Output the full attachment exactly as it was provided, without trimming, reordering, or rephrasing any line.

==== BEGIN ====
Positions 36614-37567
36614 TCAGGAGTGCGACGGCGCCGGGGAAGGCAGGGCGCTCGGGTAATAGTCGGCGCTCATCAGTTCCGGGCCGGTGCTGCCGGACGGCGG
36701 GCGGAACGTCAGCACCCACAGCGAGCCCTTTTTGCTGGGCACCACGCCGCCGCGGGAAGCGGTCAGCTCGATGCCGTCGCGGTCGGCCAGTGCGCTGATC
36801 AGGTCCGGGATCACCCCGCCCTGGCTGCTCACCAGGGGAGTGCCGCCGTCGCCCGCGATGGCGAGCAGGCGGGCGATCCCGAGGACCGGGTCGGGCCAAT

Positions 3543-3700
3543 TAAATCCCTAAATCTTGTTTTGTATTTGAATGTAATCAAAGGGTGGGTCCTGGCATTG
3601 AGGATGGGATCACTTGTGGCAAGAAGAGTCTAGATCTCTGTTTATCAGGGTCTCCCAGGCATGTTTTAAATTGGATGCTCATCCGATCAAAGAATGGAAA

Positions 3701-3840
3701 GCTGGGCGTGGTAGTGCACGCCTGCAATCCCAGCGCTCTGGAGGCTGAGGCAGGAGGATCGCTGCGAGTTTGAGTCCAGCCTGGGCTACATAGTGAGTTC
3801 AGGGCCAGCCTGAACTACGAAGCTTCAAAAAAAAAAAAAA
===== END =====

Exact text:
Positions 36614-37567
36614 TCAGGAGTGCGACGGCGCCGGGGAAGGCAGGGCGCTCGGGTAATAGTCGGCGCTCATCAGTTCCGGGCCGGTGCTGCCGGACGGCGG
36701 GCGGAACGTCAGCACCCACAGCGAGCCCTTTTTGCTGGGCACCACGCCGCCGCGGGAAGCGGTCAGCTCGATGCCGTCGCGGTCGGCCAGTGCGCTGATC
36801 AGGTCCGGGATCACCCCGCCCTGGCTGCTCACCAGGGGAGTGCCGCCGTCGCCCGCGATGGCGAGCAGGCGGGCGATCCCGAGGACCGGGTCGGGCCAAT

Positions 3543-3700
3543 TAAATCCCTAAATCTTGTTTTGTATTTGAATGTAATCAAAGGGTGGGTCCTGGCATTG
3601 AGGATGGGATCACTTGTGGCAAGAAGAGTCTAGATCTCTGTTTATCAGGGTCTCCCAGGCATGTTTTAAATTGGATGCTCATCCGATCAAAGAATGGAAA

Positions 3701-3840
3701 GCTGGGCGTGGTAGTGCACGCCTGCAATCCCAGCGCTCTGGAGGCTGAGGCAGGAGGATCGCTGCGAGTTTGAGTCCAGCCTGGGCTACATAGTGAGTTC
3801 AGGGCCAGCCTGAACTACGAAGCTTCAAAAAAAAAAAAAA